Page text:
The 31 Letters Literacy Project – Day 9 – “A Song”

Day 9 of our 31 Letters Literacy Project is all about songs from childhood. This topic is inspired by a poem we bumped into on Day 9 of 365 Days of Literacy for Kids:

THE ARROW AND THE SONG by Henry Wadsworth Longfellow

I shot an arrow into the air,
It fell to earth, I knew not where;
For, so swiftly it flew, the sight
Could not follow it in its flight.

I breathed a song into the air,
It fell to earth, I knew not where;
For who has sight so keen and strong,
That it can follow the flight of song?

Long, long afterward, in an oak
I found the arrow, still unbroke;
And the song, from beginning to end,
I found again in the heart of a friend.

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Write a letter to your children, grandchildren, niece or nephew or special child in your life… about a special song from your childhood.  Children love songs.  Children will love your songs and stories about your songs.  Maybe your song will find itself, again, in the heart of your very special child. Remember that LITERACY is all about WORDS… and your words are the most magical to read.

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Here is my letter to my grandchildren on Day 9 of the 31 Letters Literacy Project:

Dear ________________________,

Hi, my little darlings!  I know how much you love to sing… and I love to hear you sing.  When songs are breathed into the air, we never know where or when they will land… and we never know in whose heart we will find it.

I remember the words to one song I learned when I was in 7th grade.  My school was putting on a play/musical called The Frog Prince. It was about a princess who made a deal with a frog to retrieve her golden ball that had fallen into a pond.  The frog wanted to eat from her golden plate and sleep in her bed as a reward for his kindness.  The frog, of course, was really a prince and these favors from a princess would reverse the evil spell of him being a ugly frog.

What I really, really remember about this play/musical is that I wanted desperately to play the part of the princess.  I tried out for it.  I didn’t get the part.  I was heartbroken.  I don’t remember the name of the girl who was the princess, but I’m pretty sure she was in 8th grade.  The 8th graders seemed to get all the good parts.  But I was still heartbroken.

I did, though, get to sing on stage with a bunch of other kids.  That’s how I learned the song…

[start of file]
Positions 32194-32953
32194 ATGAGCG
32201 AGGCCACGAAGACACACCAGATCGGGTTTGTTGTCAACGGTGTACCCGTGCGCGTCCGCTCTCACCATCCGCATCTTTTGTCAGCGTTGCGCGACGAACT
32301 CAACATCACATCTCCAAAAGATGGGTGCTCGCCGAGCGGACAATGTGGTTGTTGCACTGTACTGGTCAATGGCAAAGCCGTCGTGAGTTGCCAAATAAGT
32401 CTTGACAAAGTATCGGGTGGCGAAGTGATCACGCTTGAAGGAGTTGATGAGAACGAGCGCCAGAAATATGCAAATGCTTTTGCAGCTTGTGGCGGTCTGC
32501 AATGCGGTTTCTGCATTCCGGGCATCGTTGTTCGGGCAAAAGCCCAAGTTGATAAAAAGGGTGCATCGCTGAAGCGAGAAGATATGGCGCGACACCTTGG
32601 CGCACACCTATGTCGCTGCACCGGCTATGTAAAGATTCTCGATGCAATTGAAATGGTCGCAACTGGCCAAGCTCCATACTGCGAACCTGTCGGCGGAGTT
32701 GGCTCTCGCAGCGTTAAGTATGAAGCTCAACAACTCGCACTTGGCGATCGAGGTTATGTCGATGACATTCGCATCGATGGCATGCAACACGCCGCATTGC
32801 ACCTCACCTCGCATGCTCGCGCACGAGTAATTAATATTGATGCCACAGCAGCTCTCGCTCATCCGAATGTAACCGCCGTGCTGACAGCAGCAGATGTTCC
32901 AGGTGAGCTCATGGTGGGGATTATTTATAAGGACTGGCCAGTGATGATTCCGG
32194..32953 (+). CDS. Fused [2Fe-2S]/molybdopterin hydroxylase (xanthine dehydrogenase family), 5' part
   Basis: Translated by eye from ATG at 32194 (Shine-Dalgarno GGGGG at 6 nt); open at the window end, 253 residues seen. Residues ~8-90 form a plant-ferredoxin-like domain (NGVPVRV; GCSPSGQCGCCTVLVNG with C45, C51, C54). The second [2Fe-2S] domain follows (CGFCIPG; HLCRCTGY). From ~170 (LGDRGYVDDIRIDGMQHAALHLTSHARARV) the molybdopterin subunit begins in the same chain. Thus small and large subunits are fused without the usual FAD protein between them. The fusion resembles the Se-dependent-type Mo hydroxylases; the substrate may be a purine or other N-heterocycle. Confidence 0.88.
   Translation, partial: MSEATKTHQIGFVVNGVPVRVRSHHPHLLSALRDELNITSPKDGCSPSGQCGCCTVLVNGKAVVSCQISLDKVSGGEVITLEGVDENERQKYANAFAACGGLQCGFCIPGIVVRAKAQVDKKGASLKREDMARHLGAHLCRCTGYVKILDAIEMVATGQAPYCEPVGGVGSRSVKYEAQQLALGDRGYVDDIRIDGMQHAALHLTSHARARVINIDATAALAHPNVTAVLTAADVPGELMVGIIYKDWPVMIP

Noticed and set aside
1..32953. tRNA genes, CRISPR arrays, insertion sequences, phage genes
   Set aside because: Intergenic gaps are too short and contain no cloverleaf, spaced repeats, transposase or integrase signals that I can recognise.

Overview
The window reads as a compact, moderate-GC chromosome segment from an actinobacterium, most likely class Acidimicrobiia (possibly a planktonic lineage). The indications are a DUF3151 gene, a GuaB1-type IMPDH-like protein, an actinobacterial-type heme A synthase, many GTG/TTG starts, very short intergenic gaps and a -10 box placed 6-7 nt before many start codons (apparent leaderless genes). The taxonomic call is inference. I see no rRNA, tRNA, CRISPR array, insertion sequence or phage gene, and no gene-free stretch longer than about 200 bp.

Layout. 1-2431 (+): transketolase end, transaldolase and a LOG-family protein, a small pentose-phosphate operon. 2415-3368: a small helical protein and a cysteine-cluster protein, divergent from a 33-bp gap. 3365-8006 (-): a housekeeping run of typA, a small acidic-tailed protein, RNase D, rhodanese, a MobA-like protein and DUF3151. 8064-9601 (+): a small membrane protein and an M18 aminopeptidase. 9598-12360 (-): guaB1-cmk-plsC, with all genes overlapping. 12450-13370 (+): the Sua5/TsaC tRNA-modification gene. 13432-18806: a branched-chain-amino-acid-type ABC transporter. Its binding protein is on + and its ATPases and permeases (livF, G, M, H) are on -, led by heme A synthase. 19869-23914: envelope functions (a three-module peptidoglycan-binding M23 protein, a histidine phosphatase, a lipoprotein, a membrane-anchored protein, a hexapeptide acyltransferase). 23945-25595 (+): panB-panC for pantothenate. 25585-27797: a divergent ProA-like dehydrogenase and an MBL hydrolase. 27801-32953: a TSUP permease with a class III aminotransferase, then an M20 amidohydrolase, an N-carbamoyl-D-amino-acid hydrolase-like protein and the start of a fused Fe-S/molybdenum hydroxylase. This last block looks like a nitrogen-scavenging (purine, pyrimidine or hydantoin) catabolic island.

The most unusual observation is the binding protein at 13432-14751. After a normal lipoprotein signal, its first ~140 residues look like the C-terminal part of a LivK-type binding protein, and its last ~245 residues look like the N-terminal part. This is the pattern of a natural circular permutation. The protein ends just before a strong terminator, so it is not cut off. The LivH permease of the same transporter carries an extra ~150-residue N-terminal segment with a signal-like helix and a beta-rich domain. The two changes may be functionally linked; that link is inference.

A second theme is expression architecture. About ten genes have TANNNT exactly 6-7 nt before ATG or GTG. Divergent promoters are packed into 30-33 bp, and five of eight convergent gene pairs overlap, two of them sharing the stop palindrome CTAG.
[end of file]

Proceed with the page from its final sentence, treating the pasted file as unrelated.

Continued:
But before I write the words I remember, let me tell you the most important thing I learned from that play/musical and that song.  I learned that you should never judge someone by how they look on the outside.  The frog was slimy and ugly in appearance, but he was a kind prince inside.  Another way to say this is:  Never judge a book by its cover. You never know the brilliance, the kindness, the courage, the humor, the delight and all of the most important human characteristics from just looking at the outside.

I loved working on that play… all the rehearsals and the performances.  I still was a teeny bit heartbroken about that princess part, but I put all of my efforts into singing in the chorus.  I learned that it’s ok to be disappointed… but it’s even more important to pick yourself up and go on.  Join in the fun.

And this brings me back the song that has lived in my heart all these years, and now I hope will live in your heart, too!  I’ll teach you the melody, but here are the lyrics:

A frog prince, a frog prince
I’ve never heard of a frog prince.
A prince is always charming,
A frog is so alarming.
I’m glad he threw away his spell
And made it disappear,
And now before too very long
The wedding bells we’ll hear…

I guess I didn’t have to be the princess to learn the lesson.  And who became the luckiest woman in the world many years later when she found one great prince-like man to marry!?

Yes, ME!

Sometimes real life is awesome that way!

What song lives in your heart?  I’d love to have you sing it for me!

Love forever and ever,
Grandma Couto

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Join in the 31 Letters Literacy Project!  Give the gift of words and literacy to a very special child in your life.

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MAIL TIDBIT OF THE DAY:  An Act of Congress allowed the issuance of stamps on March 3, 1847.


The 31 Letters Literacy Project – Day 9 – “A Song” was last modified: March 9th, 2011 by Sharon Couto
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The 31 Letters Literacy Project – Day 9 – “A Song” was last modified: March 9th, 2011 by Sharon Couto